What is reverse culture shock? I had heard from friends who studied abroad for a semester in college that they experienced it when they came home. One friend noticed crowds of people were louder or more impolite in the U.S. than in the country where she had been studying. A few lamented missing the “slower pace of life” over in Europe. (This observation may have a grain of truth to it, though I often wonder if it’s easier for a guest in a foreign culture to have a misconception that there is a slower pace of life simply because he/she is not at home and has no strenuous social, work, school, or family obligations. I wonder if someone lived in Europe for a number of years, for example, and built up the same social and work networks that he/she has at home, if he/she would still think the pace of life was slow.)
In any case, I didn’t experience any reverse culture shock in the normal sense of the term. I had somehow split my brain into two parts: one which found the U.S. to be normal and familiar, and one which found Slovenia to be normal and familiar. I was not shocked by anything when I came home. It simply felt like I’d walked right back into my same life–except that a year had passed and a few things had changed, naturally. Boston was still Boston; my parents’ house still had pretty summer flowers the way I remembered; and the air felt crisp, familiar, and welcoming. I had expected the first week to be a strange transition, but I even got over my jet lag within 48 hours of touching down. Within a few weeks, I was already re-immersed into my old life, packing my bags to head to the University of Connecticut to start my MA/PhD studies after a round of welcome home parties with my extended family.
Had I escaped culture shock, then?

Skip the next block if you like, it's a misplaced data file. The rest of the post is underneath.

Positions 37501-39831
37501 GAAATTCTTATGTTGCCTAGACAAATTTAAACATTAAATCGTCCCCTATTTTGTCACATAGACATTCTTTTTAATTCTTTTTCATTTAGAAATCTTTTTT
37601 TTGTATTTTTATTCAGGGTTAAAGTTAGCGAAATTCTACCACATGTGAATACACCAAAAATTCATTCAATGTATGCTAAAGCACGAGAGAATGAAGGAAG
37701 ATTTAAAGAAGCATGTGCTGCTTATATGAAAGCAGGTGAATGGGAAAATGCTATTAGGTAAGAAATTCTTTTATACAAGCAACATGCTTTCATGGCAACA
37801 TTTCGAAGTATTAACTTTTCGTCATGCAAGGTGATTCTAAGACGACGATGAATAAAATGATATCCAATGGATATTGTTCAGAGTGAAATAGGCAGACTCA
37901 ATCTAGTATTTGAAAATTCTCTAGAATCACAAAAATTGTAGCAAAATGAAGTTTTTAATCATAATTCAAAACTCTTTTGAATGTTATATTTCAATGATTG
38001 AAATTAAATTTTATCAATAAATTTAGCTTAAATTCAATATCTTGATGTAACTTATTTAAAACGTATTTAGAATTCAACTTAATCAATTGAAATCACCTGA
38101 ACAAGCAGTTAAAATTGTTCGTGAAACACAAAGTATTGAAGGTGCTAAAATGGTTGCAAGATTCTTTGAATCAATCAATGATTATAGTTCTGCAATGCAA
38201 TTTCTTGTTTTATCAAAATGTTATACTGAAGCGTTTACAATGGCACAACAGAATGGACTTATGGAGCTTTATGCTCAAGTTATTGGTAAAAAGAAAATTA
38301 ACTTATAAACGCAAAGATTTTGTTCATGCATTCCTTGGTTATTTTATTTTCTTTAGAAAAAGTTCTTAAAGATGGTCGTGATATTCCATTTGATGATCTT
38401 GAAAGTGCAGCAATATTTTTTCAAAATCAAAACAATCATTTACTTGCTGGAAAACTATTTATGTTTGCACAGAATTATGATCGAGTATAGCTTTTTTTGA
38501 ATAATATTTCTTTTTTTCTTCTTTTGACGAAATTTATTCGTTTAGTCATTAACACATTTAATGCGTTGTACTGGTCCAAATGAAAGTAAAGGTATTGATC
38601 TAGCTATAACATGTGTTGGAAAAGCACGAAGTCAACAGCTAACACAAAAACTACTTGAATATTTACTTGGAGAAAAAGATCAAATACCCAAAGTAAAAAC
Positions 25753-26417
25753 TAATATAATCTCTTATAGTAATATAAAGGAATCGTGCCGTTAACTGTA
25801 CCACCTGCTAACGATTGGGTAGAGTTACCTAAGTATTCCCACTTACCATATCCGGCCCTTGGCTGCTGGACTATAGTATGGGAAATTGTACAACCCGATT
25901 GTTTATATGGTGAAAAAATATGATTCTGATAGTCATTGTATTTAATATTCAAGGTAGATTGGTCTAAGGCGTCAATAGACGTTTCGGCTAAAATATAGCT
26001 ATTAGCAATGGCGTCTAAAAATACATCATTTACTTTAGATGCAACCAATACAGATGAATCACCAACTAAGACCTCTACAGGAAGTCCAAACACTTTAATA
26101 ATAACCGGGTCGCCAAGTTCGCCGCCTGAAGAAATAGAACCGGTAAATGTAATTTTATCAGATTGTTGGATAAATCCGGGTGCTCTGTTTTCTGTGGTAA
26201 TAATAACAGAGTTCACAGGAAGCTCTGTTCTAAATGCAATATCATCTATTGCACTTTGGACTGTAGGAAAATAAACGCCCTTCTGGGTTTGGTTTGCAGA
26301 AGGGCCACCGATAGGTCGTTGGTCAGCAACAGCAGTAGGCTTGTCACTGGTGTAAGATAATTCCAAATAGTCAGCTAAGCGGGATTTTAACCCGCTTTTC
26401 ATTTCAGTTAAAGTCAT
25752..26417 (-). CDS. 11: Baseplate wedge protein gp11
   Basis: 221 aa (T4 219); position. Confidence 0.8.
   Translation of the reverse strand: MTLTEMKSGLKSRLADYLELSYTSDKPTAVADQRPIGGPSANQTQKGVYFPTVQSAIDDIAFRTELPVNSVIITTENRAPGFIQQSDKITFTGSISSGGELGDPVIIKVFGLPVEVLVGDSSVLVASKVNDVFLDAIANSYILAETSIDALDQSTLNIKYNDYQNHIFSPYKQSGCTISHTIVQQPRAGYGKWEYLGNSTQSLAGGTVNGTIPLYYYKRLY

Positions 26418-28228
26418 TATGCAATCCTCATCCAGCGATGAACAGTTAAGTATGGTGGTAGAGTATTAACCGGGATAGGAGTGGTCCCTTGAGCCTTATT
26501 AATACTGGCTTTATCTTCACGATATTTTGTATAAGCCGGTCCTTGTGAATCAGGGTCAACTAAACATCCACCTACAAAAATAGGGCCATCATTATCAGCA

In short: no. But it came in waves of emotion that, at first, I couldn’t piece apart or express. In fact, I couldn’t even recognize them. It came in a suppressed longing: a longing for the unfamiliarity that had become so familiar, a wish that one day I could go back and see those newly-familiar places and faces. I had a recess of memories that I did not access during the day but which came to startle me at various moments, or as I slept.
To be sure, I didn’t stop talking about my 10 months away from home in Slovenia, and my 6 weeks in England for a long time. With my family and my very best friends, it is a constant backdrop in conversation: Oh! Back in Slovenia, I used to… In Slovenia, they don’t… This one time, when I was in Slovenia…
Yet quickly, I realized, that for most people, my time in Slovenia was not as important as it was to me. Sure, if something came up organically in conversation, it was fine to mention it, but if not–well, my stories were often irrelevant or uninteresting to my audience… or else I risked offending someone because a constant mention of my year in Europe made it sound like I was bragging. Really, I never meant to sound that way; Slovenia is simply a place I lived for 10 months, and any incessant talk about it revealed a sadness within myself that it is impossible to live in two places I love at the same time.
It is also impossible to be with all the people I care about at the same time. They are scattered all over the world: in various states around the U.S., in Slovenia, in Russia, in Germany, and in several other European countries. I’ve kept in good touch with my friends from far away places. But then you realize: if you live your life on Skype, you can’t live in the moment. You can’t keep being a boat against the current, as Fitzgerald would say, borne back ceaselessly into the past.